The "Sharing" Economy: Issues Facing Platforms, Participants, and Regulators A Federal Trade Commission Workshop #01267

Submission Number:
01267
Commenter:
Nikki Stoddart
State:
California
Initiative Name:
The "Sharing" Economy: Issues Facing Platforms, Participants, and Regulators A Federal Trade Commission Workshop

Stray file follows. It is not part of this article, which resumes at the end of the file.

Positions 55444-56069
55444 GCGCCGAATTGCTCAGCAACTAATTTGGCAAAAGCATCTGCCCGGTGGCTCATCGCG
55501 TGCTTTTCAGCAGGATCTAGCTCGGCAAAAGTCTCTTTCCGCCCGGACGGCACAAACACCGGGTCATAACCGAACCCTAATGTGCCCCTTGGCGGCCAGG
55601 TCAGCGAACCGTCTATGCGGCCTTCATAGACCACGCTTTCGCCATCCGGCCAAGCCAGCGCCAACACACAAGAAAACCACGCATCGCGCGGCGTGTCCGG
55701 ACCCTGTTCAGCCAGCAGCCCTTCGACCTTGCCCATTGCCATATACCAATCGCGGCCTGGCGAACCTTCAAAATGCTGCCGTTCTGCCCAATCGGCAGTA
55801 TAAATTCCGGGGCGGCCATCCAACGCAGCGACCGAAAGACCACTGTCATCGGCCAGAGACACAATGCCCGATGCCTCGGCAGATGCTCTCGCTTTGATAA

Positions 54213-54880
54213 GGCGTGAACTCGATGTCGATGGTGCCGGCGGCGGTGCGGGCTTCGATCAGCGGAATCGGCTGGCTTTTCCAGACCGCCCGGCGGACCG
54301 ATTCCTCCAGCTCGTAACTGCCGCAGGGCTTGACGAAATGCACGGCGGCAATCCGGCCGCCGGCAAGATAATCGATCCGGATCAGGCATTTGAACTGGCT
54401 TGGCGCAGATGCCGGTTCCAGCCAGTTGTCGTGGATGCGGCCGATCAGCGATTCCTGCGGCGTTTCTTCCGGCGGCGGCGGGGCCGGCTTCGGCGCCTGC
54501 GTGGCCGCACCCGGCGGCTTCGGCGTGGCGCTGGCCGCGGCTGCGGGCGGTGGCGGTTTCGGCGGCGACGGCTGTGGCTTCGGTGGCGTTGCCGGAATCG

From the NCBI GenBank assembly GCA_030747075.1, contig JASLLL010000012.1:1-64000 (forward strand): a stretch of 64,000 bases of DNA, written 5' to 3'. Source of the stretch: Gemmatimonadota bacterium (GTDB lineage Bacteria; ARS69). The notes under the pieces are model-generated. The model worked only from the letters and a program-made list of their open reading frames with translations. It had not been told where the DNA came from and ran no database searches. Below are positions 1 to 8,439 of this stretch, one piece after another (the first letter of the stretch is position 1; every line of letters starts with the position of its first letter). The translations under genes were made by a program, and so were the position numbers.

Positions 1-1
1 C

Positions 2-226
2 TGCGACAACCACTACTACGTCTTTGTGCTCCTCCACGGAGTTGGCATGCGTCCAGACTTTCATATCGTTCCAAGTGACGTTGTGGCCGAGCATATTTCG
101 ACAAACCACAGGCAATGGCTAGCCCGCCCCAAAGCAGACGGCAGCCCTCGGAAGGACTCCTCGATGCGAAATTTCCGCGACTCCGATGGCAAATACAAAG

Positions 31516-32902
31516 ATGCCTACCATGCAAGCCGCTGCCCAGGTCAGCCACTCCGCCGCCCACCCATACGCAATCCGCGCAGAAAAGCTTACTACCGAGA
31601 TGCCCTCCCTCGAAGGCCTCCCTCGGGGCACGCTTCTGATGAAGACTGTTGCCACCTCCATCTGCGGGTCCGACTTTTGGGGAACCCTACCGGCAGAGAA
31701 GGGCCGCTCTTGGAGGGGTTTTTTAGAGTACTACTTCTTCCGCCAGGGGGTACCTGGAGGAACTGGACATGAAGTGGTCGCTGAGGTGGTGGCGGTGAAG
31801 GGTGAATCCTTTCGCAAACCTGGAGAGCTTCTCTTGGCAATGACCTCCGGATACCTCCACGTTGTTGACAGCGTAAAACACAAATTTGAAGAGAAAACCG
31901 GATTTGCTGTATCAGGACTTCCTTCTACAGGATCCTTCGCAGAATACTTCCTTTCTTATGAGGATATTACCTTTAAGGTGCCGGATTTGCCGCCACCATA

Hello! I am an Airbnb host in San Mateo, California. I have been hosting for about 3 years and have had nothing but postive experiences. I have hosted over 1,000 guests from all over the world. The income that I earn from hosting almost covers my mortgage payments, and has allowed my husband and I to have a higher standard of living. Additionally, because of Airbnb we have made friends from all over the United States and the world, which has created a beautiful close knit "global village" environment. I have a large home and a small studio-both of which I rent out on Airbnb (and sometimes VRBO, athough for safety and security I prefer Airbnb). I have never had an issue with disrespectful, loud, unruly or bothersome guests. My neighbors on both sides are aware of my airbnb business and have never complained. My guests are multi-generational families who want to spend time together in a relaxing and home-like environment. I cater to grandma, grandpa, cousins, aunties, and grandkids who want to vacation together. I also use Airbnb when I travel. One of the most important things that policy makers need to understand about Airbnb is that it promotes tourism. Hotels complain that they lose business to Airbnb. While that may be partially true, there are many people who would not travel if hotels were their only option. For example, I have a young family. We cannot afford to travel unless we have a kitchen to prepare meals, as eating out in restaurants is time consuming, costly, and incovenient with young children. Of couse, we do eat some special meals in restaurants, cafes etc, but we need the option of preparing at least simple breakfasts. If it were not for Airbnb, we would not have taken trips to San Diego, New York, etc. Its just too difficult, uncomfortable, and expensive to cram a young family into a hotel room. The lack of privacy creates all kinds of stress. Additionally, last year we took a wonderful muli-generational trip down the California Coast. With 14 people, including young babies, we absolutely needed both a kitchen as well as a livingroom/dining room where we could all hang out, spread out, and relax. We rented a lovely 4 bedroom home and enjoyed ourselves immensely. This trip would have been impossible if we had to stay in a hotel. We simply would not have taken the trip, and the towns we visited would have lost out on our tourism dollars (we spent money at restaurants, gas stations, grocery stores, small business etc). Hotels have their place, of course. They are convenient for business travelers, or couples who don't need that much space. Hotels will always be a vital part of tourism and business travel. But for family travel, the sharing economy really shines. I believe that Airbnb/VRBO owners SHOULD pay local Occupancy tax, just like hotels. Local governments should benefit from the tourist dollars. I also believe there should be strict behavior standards for guests. However, Airbnb SHOULD NOT be outlawed. Some regulations on the sharing economy are to be expected. But on behalf of the hosts who rely on Airbnb income, and on behalf of families who rely Airbnb for travel, please support this most vital part of the sharing economy.